With the new millennium and the growing awareness within the industry about the potential of the new technologies, more and more powerful industry stakeholders have participated in research and development (R&D) projects to encourage and promote the integration of ICT into the practice. In recent years an array of international and national joint efforts and alliances have been introduced (Bazjanac and Kiviniemi, 2007) i.e in Denmark, Finland, Norway and the USA. These initiatives support 3D object-based modeling and Building Information Modeling. The integration of these technologies is expected to lead the AEC industry into a new era, characterized by better communication and exchange of architectural design information between project actors involved in all phases of the building’s life cycle. There is thus an increasing pressure on practitioners for adopting new technologies in their work and interactions. Furthermore the implementation of these technologies is expected to impact both working methods and role definitions in their projects (Berg von Linde, 2003; Sundell, 2003; Wikforss, 2003a, 2003b). Crucial questions arising out of observations of trends and movements within the current industry and research are;

“How the adoption of new technologies will affect the development of good architectural design solutions and real estate? What happens with the complex universe of interactions and interdependencies between processes, roles, and actions which are an integral part of the architects’ and other practitioners’ daily work?”

Research dealing with ICT in the AEC industry has been dominated by a focus on the development and improvement of new software and hardware systems, and on technology related to issues of implementing these in practice (Wikforss and Löfgren, 2007). More research is needed on the impact of non-technological and human factors - an issue which has increasingly gained the attention of researchers (Amor et al., 2007; Rezgui and Zarli, 2006; Saridakis and Dentsoras, 2008).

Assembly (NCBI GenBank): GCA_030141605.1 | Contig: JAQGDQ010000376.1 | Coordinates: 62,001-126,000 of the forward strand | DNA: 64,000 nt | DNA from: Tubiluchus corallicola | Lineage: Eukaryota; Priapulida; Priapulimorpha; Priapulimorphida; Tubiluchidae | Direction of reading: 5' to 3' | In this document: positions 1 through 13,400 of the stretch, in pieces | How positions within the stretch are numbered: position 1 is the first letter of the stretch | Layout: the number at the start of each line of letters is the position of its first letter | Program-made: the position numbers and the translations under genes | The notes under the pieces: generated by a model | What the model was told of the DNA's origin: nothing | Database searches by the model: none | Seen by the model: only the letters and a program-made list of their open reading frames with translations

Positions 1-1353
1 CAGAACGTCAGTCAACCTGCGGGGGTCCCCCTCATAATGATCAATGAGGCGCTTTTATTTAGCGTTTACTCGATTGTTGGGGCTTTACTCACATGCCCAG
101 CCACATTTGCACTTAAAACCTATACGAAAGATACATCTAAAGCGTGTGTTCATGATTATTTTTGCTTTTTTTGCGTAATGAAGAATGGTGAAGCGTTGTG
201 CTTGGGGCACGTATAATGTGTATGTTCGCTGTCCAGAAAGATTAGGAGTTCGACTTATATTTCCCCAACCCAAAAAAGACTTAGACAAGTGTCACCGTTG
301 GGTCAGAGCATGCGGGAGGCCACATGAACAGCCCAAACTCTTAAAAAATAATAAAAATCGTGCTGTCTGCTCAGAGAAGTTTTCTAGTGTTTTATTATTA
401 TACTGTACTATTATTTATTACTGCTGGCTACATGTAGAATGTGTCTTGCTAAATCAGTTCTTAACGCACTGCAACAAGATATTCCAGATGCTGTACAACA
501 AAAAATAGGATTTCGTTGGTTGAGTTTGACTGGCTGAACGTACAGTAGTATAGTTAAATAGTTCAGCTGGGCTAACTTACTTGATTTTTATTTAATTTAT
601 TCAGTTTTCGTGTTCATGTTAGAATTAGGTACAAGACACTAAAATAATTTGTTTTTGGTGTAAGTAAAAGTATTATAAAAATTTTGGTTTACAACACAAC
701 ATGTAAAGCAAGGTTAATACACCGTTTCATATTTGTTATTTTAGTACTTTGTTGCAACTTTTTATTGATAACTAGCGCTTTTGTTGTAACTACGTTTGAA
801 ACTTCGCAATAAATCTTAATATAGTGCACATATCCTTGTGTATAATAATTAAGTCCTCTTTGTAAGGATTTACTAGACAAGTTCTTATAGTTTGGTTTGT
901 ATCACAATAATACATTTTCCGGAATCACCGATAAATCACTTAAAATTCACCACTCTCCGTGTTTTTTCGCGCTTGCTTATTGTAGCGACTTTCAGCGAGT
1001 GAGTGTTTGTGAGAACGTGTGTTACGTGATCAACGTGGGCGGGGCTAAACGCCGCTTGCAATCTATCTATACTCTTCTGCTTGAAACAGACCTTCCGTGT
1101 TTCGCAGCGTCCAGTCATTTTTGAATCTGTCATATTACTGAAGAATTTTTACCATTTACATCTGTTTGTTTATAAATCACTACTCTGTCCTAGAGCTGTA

Key Terms in this Chapter

Benefits and Challenges: A benefit from use of BIM can be quantitative and measurable (e.g. cost and time savings) or qualitative and hard to grasp (e.g. more shared understanding). The term challenge describes a demanding situation or task resulting from using BIM (e.g. the need for making decisions earlier in the process).

Practitioner: From an overarching view, in this chapter practitioners are the actors involved in the AEC industry. The main focus is, however, architects and their interactions with other actors involved in the architectural design process.

Use of BIM: Relates in this chapter to how the actors involved in the architectural design process practice BIM in their work and interactions; individually and within a discipline, and collectively and across the disciplines.

BIM: Building Information Model or Building Information Modeling.

Enablers and Barriers: The terms enablers and barriers are in this chapter used for describing some central premises for implementation and use of technology in the studied building projects. An enabler supports and facilitates implementation (e.g. extra time and money available), while a barrier impedes implementation and use (e.g. the users’ lacking skills).

Architectural Design Process: Positioned between the statement of the brief (more or less defined) and the start of the building production. The expression “practice of architectural design” is in this chapter used to emphasize that this chapter deals with the architectural design process related to practice and to situations in real-life projects. A thorough description of various characteristics of the architectural design process is given in part 2 of this chapter.

BuildingSMART: An introduction to BuildingSMART, from the public web site of BuildingSMART, Australasia Chapter of IAI (International Alliance for Interoperability), http://buildingsmart.org.au, retrieved June 2008: “BuildingSMART is integrated project working and value-based life cycle management using Building Information Modelling and IFCs.”

Implementation of BIM: Means here activities putting the use of BIM into effect.